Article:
Steven C. Miller (Escape Plan 2 in 2018) had collaborated with Bruce Willis on two films, Extraction and Marauders, before delivering Willis mano y mano with Hayden Christensen in First Kill. Here, Christensen’s Will wants to get his son, Danny (Ty Shelton), away from the bullies who have repeatedly drawn the boy into school violence. So, he’s brought him up to the forest of Will’s youth to learn how to fire a gun, until the two trip across the bank robbery scheme that Willis’ corrupt sheriff Howell has planned. Will Will the accountant discover enough chuzpah to save his son?
It seems that the latest approach to a Willis vehicle is to pair him with another younger male actor with a bit of poster boy flair. In the previous films, it was Adrien Grenier and Kellen Lutz respectively, but in this one, Miller carefully places Willis and Christensen on opposite sides of the chessboard. [I mean, seriously, we know from a creepy-yet-benign traffic stop that Willis’ cop is up to no good.] Frankly, their dichotomy is much less interesting than the father/son relationship that Christensen and Shelton play with from a violence perspective.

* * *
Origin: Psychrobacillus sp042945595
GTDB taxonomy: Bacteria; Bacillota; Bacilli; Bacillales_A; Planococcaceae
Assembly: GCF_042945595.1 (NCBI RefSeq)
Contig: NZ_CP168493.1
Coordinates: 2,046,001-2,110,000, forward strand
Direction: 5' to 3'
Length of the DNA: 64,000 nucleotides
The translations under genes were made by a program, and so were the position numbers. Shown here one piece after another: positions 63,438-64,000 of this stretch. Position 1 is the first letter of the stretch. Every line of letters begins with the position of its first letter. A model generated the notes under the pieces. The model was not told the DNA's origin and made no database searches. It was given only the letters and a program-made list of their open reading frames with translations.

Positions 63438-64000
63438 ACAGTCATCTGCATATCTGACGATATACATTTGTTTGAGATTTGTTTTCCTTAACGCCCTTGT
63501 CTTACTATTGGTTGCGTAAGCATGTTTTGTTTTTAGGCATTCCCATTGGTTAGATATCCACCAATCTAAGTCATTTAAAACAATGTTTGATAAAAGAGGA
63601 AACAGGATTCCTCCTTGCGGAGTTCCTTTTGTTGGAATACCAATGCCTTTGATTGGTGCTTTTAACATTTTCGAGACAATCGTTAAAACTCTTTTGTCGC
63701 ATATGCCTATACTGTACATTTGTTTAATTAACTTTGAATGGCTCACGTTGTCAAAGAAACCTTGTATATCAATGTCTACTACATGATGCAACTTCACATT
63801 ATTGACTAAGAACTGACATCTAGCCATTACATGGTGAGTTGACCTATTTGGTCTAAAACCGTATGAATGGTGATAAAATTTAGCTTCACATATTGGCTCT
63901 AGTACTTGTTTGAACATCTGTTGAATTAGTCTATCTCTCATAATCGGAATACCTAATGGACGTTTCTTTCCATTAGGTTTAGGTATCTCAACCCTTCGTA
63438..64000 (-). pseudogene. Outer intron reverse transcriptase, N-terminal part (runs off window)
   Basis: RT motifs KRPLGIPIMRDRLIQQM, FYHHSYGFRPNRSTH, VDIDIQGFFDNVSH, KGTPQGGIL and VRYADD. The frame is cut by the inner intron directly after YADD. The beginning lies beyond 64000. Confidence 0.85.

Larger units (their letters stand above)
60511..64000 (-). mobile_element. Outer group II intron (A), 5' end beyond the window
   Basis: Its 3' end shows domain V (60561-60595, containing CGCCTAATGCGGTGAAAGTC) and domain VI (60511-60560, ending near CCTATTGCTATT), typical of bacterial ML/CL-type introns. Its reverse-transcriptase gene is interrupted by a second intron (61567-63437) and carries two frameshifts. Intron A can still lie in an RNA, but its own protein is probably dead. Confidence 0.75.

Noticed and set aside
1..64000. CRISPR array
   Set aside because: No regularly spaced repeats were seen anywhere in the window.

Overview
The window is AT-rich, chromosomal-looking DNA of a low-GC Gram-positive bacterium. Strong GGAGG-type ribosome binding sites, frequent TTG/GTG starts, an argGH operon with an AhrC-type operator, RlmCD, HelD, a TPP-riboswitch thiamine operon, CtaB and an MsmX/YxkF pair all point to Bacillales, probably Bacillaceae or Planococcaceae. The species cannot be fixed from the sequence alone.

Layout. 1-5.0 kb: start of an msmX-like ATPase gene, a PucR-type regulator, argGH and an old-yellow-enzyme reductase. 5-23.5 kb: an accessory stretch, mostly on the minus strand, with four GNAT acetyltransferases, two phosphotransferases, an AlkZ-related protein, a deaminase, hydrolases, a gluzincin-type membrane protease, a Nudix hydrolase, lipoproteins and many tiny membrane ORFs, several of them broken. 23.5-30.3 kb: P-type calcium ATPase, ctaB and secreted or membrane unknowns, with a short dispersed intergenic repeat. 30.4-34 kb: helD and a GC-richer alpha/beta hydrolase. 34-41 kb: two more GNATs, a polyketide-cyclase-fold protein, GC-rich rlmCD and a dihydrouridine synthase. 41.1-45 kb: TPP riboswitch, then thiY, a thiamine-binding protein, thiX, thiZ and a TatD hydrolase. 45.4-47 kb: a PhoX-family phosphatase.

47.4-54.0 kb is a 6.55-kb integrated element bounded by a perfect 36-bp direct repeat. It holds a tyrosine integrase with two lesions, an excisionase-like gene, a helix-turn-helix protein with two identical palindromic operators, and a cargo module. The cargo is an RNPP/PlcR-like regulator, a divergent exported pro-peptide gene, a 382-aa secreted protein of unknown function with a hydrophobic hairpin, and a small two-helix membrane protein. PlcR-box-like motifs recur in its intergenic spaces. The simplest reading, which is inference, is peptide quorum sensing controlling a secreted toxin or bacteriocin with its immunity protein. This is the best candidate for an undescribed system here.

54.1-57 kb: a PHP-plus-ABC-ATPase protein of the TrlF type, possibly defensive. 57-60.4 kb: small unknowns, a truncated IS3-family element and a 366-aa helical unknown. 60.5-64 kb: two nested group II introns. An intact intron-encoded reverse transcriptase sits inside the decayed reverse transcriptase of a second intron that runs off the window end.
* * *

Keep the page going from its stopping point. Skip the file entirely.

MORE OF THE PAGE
Will has brought his son into the wilds to explore hunting even though it’s to be counter programming for his son’s violent reaction to being bullied. His son even directly asks him how he knows getting shot by a rifle doesn’t hurt a deer… But Will stresses “safety, safety, safety” to him, reminding him “to never point a gun at another human being.”
And then Will spends the next sixty minutes having to use any means possible – even guns – to save his son from the bank robbers (including Gethin Anthony’s Levi). So, we’re basically in a “do what I say and not what I do” motif, right? Somehow, the ethics have gotten complicated even if the movie isn’t. It’s in essence a “guy fighting to get his son back” movie that takes a corporate accountant and drives him to act like Liam Neeson for an hour.
Thankfully, the shooting (of the film) is slick enough, and Christensen plays Will earnestly enough, to make the film engaging. This is definitely not Willis’ best movie – he’s not in it as much as you’d expect – but it shows a definitive growth arc for Christensen from the guy who played angsty pre-Darth.
Special features for First Kill include director’s commentary, deleted scenes, a look behind the scenes, and interviews with cast and crew.